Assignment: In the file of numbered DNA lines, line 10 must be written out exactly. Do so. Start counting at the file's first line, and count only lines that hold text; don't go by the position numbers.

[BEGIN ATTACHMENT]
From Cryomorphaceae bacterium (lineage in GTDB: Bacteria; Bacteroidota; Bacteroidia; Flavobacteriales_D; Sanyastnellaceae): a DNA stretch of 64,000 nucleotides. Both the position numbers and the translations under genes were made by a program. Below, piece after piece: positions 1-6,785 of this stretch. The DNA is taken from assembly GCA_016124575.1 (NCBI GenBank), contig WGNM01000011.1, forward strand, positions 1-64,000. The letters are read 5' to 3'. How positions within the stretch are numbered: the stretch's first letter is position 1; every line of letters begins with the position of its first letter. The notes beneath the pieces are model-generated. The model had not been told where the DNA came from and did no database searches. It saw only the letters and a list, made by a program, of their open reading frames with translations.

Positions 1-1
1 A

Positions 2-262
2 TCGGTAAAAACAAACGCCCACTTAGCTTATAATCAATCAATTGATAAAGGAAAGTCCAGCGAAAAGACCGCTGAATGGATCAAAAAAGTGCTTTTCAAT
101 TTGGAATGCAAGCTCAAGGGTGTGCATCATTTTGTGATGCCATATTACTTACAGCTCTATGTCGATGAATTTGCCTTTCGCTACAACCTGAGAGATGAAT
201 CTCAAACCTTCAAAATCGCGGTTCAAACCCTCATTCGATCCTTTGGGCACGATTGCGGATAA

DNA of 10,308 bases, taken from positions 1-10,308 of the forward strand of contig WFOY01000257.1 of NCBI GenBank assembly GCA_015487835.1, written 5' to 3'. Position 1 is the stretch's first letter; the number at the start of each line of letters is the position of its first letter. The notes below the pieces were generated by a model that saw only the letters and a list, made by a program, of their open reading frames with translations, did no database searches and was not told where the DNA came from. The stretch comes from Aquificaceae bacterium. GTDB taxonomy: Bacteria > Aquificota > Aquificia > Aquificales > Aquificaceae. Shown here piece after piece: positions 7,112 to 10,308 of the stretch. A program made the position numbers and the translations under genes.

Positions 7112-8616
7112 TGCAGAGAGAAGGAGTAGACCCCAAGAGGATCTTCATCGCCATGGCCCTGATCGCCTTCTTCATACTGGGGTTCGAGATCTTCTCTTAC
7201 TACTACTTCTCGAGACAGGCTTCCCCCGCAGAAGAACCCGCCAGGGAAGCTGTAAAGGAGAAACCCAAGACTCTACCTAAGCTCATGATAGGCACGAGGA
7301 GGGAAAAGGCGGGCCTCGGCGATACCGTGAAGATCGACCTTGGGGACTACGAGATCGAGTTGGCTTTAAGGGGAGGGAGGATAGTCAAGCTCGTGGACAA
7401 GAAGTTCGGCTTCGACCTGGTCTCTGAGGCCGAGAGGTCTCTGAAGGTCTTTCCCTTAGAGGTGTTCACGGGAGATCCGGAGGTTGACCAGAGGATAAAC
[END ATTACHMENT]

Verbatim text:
7112 TGCAGAGAGAAGGAGTAGACCCCAAGAGGATCTTCATCGCCATGGCCCTGATCGCCTTCTTCATACTGGGGTTCGAGATCTTCTCTTAC